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Wicker: Senate moves slowly
by Zack Steen
Aug 26, 2014 | 33 views | 0 0 comments | 3 3 recommendations | email to a friend | print
Staff photo by Zack Steen

Corinth Kiwanis Club president Ken Weeden talks with U.S. Senator Roger Wicker on Tuesday at The Chop House at Shiloh Ridge.
Staff photo by Zack Steen Corinth Kiwanis Club president Ken Weeden talks with U.S. Senator Roger Wicker on Tuesday at The Chop House at Shiloh Ridge.
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U.S. Senator Roger Wicker was in Corinth on Tuesday to meet with the big three local civic clubs.

The long-time Mississippi political figure addressed the more than 100 Corinth Kiwanis, Rotary and Civilian members in attendance at The Chop House at Shiloh Ridge.

“George Washington created the Senate in 1787 to help slow things down. He wanted to make sure laws weren’t acted on too quickly,” said Wicker. “If George Washington was here today, I think the way the senate operates would far exceed his expectations of slowing things down.“

Wicker said he isn’t happy with the way U. S. Senate is currently functioning.

“We haven’t seen a whole lot of new bills adopted by the U.S. Senate during this particular term,” said the Pontotoc native.

Wicker said U.S. Senate Majority Leader Harry Reid brings a new bill to the floor where other senators offer amendments. Once the amendment tree is full, normally 12 amendments per bill, no other amendments can be offered.

“There we are siting around looking at each other wondering why we can’t look at more bills,” said Wicker about Reid’s process. “I don’t think that’s the way it should work.”

According to Wicker, minority members of the Senate have been able to offer and vote on only 14 bills in the last 12 months.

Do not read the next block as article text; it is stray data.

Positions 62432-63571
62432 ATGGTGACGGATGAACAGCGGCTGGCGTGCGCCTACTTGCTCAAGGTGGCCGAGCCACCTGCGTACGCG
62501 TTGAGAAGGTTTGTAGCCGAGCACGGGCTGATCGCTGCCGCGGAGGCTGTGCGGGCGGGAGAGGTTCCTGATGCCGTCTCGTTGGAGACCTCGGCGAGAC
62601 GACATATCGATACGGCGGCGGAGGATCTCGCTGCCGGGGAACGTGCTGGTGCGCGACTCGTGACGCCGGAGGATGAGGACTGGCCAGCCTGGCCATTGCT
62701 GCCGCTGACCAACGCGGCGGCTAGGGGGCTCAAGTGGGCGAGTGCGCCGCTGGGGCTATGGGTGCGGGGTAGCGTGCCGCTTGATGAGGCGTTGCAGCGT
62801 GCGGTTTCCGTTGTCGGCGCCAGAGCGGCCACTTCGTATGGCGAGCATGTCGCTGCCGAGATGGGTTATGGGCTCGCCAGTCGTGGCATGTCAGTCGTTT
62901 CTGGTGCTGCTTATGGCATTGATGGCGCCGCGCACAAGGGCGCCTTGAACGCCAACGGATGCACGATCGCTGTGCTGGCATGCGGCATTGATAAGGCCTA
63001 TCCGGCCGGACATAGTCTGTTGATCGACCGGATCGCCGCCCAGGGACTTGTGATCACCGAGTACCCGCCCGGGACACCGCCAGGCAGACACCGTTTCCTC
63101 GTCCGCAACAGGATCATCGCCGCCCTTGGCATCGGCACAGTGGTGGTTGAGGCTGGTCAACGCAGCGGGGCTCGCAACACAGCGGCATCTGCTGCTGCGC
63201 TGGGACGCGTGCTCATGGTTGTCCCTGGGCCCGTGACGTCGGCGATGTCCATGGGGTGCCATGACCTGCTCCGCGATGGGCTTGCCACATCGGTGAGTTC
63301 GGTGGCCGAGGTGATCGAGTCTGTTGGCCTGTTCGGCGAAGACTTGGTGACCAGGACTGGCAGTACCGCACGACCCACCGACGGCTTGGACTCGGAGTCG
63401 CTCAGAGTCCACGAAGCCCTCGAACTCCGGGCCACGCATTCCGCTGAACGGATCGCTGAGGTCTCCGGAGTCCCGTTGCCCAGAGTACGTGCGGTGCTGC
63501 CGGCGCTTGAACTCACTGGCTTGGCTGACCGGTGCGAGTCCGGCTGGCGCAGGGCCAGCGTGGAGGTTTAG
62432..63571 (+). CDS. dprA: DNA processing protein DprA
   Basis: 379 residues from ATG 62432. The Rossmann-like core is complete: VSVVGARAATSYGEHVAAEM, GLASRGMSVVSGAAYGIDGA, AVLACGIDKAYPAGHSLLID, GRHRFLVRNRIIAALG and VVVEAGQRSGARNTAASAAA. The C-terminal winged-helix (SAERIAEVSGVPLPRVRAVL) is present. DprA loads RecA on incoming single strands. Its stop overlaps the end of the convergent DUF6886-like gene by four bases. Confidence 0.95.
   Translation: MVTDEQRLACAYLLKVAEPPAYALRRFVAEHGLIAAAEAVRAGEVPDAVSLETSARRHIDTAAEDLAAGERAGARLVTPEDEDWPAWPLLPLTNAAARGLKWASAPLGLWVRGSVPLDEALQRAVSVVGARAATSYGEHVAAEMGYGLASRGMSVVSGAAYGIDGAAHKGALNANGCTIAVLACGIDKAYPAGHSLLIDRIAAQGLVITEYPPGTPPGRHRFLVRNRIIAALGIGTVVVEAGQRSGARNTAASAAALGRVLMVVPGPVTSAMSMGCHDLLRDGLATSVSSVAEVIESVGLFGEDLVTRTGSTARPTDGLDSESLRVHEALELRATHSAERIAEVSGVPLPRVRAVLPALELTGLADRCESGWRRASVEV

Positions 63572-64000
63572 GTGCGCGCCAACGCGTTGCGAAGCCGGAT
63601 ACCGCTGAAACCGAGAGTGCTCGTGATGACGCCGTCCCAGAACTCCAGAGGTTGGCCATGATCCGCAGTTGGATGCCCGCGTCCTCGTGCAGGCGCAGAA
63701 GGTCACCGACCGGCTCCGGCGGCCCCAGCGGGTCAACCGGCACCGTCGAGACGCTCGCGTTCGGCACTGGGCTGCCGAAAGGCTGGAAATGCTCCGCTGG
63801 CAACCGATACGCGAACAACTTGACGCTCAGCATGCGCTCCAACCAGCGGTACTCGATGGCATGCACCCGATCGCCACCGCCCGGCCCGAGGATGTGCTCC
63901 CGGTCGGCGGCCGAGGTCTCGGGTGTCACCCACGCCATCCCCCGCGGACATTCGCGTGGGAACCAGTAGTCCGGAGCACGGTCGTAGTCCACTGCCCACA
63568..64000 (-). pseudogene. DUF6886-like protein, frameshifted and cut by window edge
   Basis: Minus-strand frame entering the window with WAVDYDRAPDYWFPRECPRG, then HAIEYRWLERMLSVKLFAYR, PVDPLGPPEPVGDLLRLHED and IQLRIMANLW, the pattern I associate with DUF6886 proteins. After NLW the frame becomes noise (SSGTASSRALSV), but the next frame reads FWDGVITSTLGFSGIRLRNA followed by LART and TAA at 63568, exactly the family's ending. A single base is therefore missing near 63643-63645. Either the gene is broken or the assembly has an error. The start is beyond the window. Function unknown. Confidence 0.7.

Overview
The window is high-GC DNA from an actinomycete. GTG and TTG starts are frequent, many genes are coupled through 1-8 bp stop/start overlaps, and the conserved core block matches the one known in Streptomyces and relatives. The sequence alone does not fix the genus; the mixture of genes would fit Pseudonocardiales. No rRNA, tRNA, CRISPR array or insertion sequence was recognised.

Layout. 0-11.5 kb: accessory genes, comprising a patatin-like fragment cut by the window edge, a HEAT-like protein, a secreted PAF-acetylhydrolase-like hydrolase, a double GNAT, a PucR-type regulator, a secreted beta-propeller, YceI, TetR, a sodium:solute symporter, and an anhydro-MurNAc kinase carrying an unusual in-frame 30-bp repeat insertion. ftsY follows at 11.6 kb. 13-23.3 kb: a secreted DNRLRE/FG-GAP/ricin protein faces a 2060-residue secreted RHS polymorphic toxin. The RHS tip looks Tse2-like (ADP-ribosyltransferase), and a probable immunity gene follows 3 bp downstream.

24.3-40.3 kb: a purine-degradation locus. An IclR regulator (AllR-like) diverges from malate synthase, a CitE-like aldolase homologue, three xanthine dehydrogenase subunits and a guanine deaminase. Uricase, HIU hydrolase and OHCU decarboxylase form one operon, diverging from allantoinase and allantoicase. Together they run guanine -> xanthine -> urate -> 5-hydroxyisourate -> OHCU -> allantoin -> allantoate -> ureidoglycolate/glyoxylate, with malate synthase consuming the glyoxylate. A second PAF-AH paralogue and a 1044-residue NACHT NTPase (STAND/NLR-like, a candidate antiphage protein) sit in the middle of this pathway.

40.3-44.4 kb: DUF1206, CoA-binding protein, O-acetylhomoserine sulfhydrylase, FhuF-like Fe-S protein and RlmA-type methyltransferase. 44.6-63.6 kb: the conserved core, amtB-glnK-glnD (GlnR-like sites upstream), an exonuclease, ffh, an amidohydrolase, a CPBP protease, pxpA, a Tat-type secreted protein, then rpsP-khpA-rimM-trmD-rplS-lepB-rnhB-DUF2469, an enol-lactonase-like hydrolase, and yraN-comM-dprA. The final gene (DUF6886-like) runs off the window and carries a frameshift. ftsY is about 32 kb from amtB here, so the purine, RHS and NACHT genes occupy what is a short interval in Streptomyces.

“In the same time period, the House of Representatives have offered 192 amendments,” he said. “It has gotten way out of hand and that’s one reason why I’m so frustrated.”

Wicker said there are currently 350 bills the House has passed that are awaiting action in the Senate. Those bills have been fully passed with both Democrat and Republication votes.

“Forty of those bills are job related,” said the U.S. senator, a former U.S. congressman representing northeast Mississippi. “Including a liquid natural gas exports bill which could become a bigger job creator in Mississippi than Nissan and Toyota.”

Other bills sitting on Ried’s desk include a Obamacare mandate repeal, a medical device act repeal, a bill that would return the country to a 40-hour work week, a bill that encourages small business and a bill entitled Hire More Heroes, which would offer more employee opportunities for military reserves and veterans.

“We were able to pass one bill this year that I am rather proud of,” said Wicker. “A veterans' bill was passed which allows a person the opportunity to seek care at a private hospital with veterans' fund reimbursement.”

Wicker said anyone who has been on the VA waiting list for more than 30 days or lives more than 40 miles from a VA hospital, can go to a private care facility.
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